The liver regulates chemical levels in the blood and excretes bile. Bile helps to break down fats, preparing them for further digestion and absorption. All of the blood leaving the stomach and intestines pass through the liver. The liver processes this blood and creates nutrients for the body to use. The body cannot live without a functioning liver. The basic functioning unit in the liver is a “lobule”.
Liver function is largely determined by the number of functioning lobules and the blood flow through them. As liver disease progresses, there may be a decrease in the number of functioning lobules, and changes in blood flow to them.
HEPATIQ® -The Ultimate Liver Test™ - provides six indices of liver disease from a single scan: quantitative liver function, steatosis/steatohepatitis, portal hypertension, alcoholic hepatitis, fibrosis stage and variceal size.[1-25]
HEPATIQ is also the only product on the market that precisely and non-invasively quantifies liver function. Other techniques such as biopsies, elastography and blood tests estimate or score liver fibrosis but do not quantify function.
Quantitative liver function (PHM) can be reduced by infections, alcohol and fat buildup that cause the accumulation of fibrosis or scar tissue (whitish regions in the figure). The liver can regenerate new functioning nodules (e.g. the bumps on the surface in the figure), and blood flow to the liver may increase, providing some mitigation.
A large, badly scarred, stiff liver can have normal function (PHM>100) if there are enough functional nodules. Once a patient’s PHM drops below 75, they may decompensate, that is, develop clinical problems.[5,6,11,14,19,20,24]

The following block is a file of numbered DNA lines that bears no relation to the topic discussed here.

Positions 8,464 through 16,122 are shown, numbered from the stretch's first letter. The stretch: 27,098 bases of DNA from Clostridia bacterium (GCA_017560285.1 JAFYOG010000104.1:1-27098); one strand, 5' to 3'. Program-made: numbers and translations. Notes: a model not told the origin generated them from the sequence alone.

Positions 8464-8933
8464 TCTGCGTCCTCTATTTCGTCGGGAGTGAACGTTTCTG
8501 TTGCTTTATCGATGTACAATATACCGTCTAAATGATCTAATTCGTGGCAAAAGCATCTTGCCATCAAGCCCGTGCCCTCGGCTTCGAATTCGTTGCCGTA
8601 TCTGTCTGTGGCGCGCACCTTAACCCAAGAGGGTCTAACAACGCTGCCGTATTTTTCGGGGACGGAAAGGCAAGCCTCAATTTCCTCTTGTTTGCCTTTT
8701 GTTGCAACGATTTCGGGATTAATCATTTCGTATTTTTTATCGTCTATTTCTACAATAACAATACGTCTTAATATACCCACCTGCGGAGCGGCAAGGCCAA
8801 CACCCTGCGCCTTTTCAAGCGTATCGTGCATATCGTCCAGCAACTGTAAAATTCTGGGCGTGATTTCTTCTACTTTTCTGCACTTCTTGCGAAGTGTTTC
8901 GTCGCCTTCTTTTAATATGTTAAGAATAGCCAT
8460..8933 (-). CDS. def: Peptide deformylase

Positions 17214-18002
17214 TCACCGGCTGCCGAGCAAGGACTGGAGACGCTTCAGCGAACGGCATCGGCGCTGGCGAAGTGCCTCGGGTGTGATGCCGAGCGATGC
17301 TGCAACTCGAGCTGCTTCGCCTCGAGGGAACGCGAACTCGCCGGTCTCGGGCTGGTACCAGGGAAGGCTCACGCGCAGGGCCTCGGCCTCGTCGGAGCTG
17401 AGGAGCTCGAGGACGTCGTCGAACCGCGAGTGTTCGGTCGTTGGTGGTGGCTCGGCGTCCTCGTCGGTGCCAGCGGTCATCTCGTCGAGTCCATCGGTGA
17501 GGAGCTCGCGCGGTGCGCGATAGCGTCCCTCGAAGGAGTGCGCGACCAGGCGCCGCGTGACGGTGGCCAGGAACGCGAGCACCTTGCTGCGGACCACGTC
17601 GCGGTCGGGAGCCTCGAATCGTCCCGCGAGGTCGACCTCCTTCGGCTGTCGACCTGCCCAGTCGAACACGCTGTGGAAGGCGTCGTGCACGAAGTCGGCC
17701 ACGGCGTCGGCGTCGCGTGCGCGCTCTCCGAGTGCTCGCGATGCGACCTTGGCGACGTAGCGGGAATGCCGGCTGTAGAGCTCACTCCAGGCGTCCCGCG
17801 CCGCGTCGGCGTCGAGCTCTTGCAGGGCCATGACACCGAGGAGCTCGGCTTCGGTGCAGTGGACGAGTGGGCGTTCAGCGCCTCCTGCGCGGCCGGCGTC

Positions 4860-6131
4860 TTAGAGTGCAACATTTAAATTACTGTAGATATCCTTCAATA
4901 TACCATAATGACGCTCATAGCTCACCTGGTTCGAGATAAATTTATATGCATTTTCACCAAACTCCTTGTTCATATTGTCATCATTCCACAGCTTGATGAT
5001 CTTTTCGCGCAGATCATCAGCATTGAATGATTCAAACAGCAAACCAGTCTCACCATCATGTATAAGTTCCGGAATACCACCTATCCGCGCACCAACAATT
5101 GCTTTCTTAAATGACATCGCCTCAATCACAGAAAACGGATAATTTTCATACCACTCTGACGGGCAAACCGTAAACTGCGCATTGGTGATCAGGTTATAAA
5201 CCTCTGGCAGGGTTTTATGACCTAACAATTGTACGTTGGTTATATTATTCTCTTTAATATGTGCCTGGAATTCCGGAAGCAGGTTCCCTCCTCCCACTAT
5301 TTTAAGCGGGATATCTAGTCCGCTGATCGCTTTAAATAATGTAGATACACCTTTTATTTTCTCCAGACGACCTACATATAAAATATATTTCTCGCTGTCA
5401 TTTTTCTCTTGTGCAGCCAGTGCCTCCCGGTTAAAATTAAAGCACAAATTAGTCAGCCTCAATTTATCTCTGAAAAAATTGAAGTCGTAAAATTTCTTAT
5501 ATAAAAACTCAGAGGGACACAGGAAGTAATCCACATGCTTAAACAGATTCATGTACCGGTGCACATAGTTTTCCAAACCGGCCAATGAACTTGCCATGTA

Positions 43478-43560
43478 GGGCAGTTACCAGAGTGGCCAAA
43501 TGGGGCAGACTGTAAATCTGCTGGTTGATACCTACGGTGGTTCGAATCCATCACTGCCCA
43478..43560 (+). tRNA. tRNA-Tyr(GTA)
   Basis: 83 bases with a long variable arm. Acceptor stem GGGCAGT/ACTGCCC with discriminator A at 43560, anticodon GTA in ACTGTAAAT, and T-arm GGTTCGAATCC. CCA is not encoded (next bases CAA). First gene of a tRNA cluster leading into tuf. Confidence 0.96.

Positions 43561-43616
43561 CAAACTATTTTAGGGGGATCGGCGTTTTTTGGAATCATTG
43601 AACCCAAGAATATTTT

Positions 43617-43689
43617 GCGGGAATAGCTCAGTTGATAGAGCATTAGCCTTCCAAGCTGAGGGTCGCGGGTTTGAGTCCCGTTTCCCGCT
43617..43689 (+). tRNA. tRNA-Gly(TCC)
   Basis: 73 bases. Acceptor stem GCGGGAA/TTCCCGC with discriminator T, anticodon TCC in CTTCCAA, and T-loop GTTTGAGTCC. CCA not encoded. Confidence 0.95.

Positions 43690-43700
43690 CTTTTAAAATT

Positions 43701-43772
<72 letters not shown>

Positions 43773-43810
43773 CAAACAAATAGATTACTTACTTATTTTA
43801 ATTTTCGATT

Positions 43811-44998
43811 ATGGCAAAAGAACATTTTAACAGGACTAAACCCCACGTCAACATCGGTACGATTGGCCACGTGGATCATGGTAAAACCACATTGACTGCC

If their PHM falls below 60, they may die if not transplanted soon.[10,15,18] If patients are treated and chronic liver injury is controlled, their PHM may improve. If PHM rises above 75, they may recompensate with recovery from clinical problems.[10,19,20,25]
Function Outperforms Fibrosis
Biopsies, elastography and blood tests estimate or score liver fibrosis. Patient outcomes are determined by residual liver function, not the extent of fibrosis. This was established in the 8 year, prospective, multi-center, NIH sponsored HALT-C trial, which concluded that quantitative liver function may be more accurate than staging fibrosis in predicting clinical outcomes.[5,6]
Subsequent clinical research has further confirmed that function outperforms fibrosis in predicting outcomes. [12,13,16,17,21,22,24]
Better Disease Management
The HEPATIQ indices are used for diagnosis, staging, interventions, and monitoring liver disease progression. They help identify those at risk of outcomes such as ascites, variceal bleeding, hepatic encephalopathy and liver-related death. [5,6,10,11,14,15,16,18,19,20,23,24,25]
Differentials of these indices indicate steatotic liver disease, steatohepatitis, alcoholic hepatitis, cirrhosis, portal hypertension, varices and infiltrative spleen disease. [5,6,8,11,14,16,21,22,23,25]